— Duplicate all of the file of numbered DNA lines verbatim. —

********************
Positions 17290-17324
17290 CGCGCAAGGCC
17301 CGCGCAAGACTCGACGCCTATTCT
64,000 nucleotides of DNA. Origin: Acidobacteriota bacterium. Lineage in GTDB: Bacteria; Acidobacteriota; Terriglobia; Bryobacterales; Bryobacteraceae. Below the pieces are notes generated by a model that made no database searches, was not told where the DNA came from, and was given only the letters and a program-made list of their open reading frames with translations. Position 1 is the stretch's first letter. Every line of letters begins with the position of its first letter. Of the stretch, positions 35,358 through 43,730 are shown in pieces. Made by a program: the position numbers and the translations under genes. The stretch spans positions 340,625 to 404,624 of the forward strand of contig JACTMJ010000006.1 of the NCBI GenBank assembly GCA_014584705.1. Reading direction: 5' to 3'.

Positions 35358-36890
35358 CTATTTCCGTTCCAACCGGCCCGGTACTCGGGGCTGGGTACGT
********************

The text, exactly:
Positions 17290-17324
17290 CGCGCAAGGCC
17301 CGCGCAAGACTCGACGCCTATTCT
64,000 nucleotides of DNA. Origin: Acidobacteriota bacterium. Lineage in GTDB: Bacteria; Acidobacteriota; Terriglobia; Bryobacterales; Bryobacteraceae. Below the pieces are notes generated by a model that made no database searches, was not told where the DNA came from, and was given only the letters and a program-made list of their open reading frames with translations. Position 1 is the stretch's first letter. Every line of letters begins with the position of its first letter. Of the stretch, positions 35,358 through 43,730 are shown in pieces. Made by a program: the position numbers and the translations under genes. The stretch spans positions 340,625 to 404,624 of the forward strand of contig JACTMJ010000006.1 of the NCBI GenBank assembly GCA_014584705.1. Reading direction: 5' to 3'.

Positions 35358-36890
35358 CTATTTCCGTTCCAACCGGCCCGGTACTCGGGGCTGGGTACGT